Tacoma Art Museum

Planning field trips over the summer is THE BEST. It’s easy to take care of a few e-mails and phone calls in July, and then POOF LIKE MAGIC suddenly it’s October and you’ve got everything squared away for a rawkin trip.

Today both of Wildwood’s HCP classes headed down to the The Shape of Things tour at the Tacoma Art Museum. It’s awesome going on field trips with Ms. Stock because we get to nerd out with all of our baby nerds. I also love seeing my former students now that they’re all grown up. And our trip was double-great because we had a TON of family members join us.

You know what else was fantastic? Everything and everyone at the Tacoma Art Museum. Their pre-and post-trip curriculum is SOLID. My favorite museum-going tip was to use “game show hands” to gesture toward artwork, rather than pointing. Yesssss.

We had a chance to explore geometric and organic shapes with watercolors, and then we headed into the gallery.

Our first stop was Richard Rhodes’ “stone wave.” It was suuuuuuper mathy. It made me think of Vi Hart’s work with hyperbolic dried fruit. Man, do I love Vi Hart.

My other favorite part of the trip was stepping into a portrait exhibit and BAM seeing a Chuck Close painting (Lucas, 1991). I’m a HUGE fan of last year’s Face Book, and it was amazing to see one of his pieces in person. My third graders kept saying, “He’s the guy whose book we saw in Seattle Public Library last year!”

The education coordinators were able to give us half off for our tickets. We would not have been able to go had they not made this funding possible, so we are VERY grateful for their support.

My only regret is that we weren’t able to time our visit with a children’s book illustrator exhibit. I’ve had the chance to see an Eric Carle show and a David Macaulay exhibit, and they blew my mind. BLEW MY MIND. Maybe next time, though.

Because we will absolutely be coming back.

Woodland Park Zoo!

Today, we had the opportunity to go to the Woodland Park Zoo! I’ll admit, I heard quite a few of my students say beforehand, “Uhhhhh, we go to the zoo evvvvvery yearrrrr.” But I’m pleased to say we had quite a fabulous time. We prefer the Woodland Park Zoo to the Point Defiance Zoo, and we also noticed that this zoo has a bunch of new exhibits that weren’t there a few years ago when some of us came as kindergarteners or first graders.

In addition to seeing all the fabulous animals, we also met up with Greg from the education department, who taught us about plant and animals and how they survive with each other. Here we are on our way to visit the komodo dragon.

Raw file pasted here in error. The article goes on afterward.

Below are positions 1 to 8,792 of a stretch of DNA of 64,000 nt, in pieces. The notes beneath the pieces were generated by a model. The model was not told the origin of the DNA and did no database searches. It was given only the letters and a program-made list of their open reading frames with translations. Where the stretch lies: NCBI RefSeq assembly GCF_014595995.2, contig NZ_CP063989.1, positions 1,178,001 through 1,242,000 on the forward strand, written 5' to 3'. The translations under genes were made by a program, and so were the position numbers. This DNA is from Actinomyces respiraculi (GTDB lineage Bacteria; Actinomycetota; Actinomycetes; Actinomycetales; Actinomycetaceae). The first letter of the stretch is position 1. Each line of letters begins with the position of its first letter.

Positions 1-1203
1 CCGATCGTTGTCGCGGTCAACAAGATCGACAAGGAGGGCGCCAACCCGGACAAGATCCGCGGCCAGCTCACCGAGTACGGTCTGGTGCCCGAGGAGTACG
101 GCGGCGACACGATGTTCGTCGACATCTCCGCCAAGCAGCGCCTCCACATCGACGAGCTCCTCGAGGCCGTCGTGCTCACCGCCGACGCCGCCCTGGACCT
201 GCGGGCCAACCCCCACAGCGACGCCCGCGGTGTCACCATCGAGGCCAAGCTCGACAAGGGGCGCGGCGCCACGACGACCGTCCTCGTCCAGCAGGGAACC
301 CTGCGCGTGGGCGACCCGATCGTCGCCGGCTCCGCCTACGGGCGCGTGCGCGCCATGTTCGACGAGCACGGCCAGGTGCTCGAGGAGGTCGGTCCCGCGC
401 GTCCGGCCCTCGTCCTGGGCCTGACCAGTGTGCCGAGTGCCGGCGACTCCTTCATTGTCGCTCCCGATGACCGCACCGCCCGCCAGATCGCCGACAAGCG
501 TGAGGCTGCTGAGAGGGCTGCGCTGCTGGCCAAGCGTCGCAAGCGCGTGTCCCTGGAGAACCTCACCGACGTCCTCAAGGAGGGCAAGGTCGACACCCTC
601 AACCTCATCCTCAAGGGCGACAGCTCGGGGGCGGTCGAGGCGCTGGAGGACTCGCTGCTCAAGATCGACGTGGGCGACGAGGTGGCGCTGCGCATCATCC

He also showed us the tapir, the orangutan, the lion-tail macaque, and the siamang.

My group observed the jaguar walking like it was modeling on a catwalk!


My group of eight students (so well-behaved! Wheeee!) went to one of the aviaries where we saw birds less than three feet away from us.



The weather was ABSOLUTELY FABULOUS, and whenever we got cold we were able to go to an indoor exhibit.



Not all the animals were exotic. In fact, we all enjoyed hanging out with the enormous chubby squirrels.


Burke Museum!

 We went to the Burke Museum today, and it was fantastic! Not only was the lesson really interesting, but everything was perfectly appropriate and well-organized. The kids had a chance to touch First Nation artifacts, and everyone had great feedback. They adored the Carnaval exhibit, too.

Here are a few photos from our visit.

Learning about First Nation artifacts.
Students wearing carnival masks in front of giant puppets (people stand inside the puppets to hoist the giant people up on their shoulders)
RAWR. Red fox.
Listening to different Hawaiian instruments (look at everyone dressed appropriately in uniform!)
Mask and costume from Carnaval exhibit.
Stereotypical Seattle behavior — recycling and garbage separated outside at lunch.
Heading home. The weather held out all day!

A million and a half thanks to EVERYONE at the Burke Museum. Everyone we encountered, including the patient gift shop cashier, treated us with enthusiasm and kindness.

Huzzah! Next up: third grade field trip to Seattle Children’s Theatre’s production of Frog and Toad!

DIA Museum Trip!

If I had a travel budget to take my class around the world, you can bet a big part of our visits would be spent in museums. Art is such a tremendous way to learn about history and the world around you, and I wish we could spend time close to the masters more often.

I’ll do my best to document my trip today to the Detroit Institute of Art and post it here. The DIA is one of my favorite museums in the world (The Henry Ford is undoubtedly the best, of course, and I also like the National Museum of Scotland and the National Gallery of Art in DC), and going there was about the only thing I told my parents I REALLY wanted to do when I came back to Michigan this summer.

Here are a few pieces by artists we’ve studied that I’m REALLY excited to see.

"Giant Three-Way Plug," Claes Oldenberg
"Dancers in Repose," Edgar Degas
"Basket Set," Dale Chihuly
"The Bird of Washington or Great American Sea Eagle," John James Audubon

And no visit to the DIA would be complete without an extended visit to the jaw-droppingly magnificent Diego Rivera mural (It’s the one you’ve seen in the Chrysler Imported from Detroit commercial).

"Detroit Industry," Diego Rivera

Rad pictures hopefully to come tomorrow!


Changing our Future TOMORROW!!!

Salutations, ladies and gentlemen! I am deathly ill (agaaaaaaain), but the only thing that’s keeping me going is that we’re going to the University of Washington TOMORROW!!! I’ve been looking forward to this all year, and I’m excited we were able to snag a tour of Suzzallo Library!

I learned about this new version of the Aesop’s Fable “Belling the Cat.” I must find it. You should check out the Web site — it’s fantastic!

And here’s a link to the UW virtual tour we explored in class on Friday. Enjoy!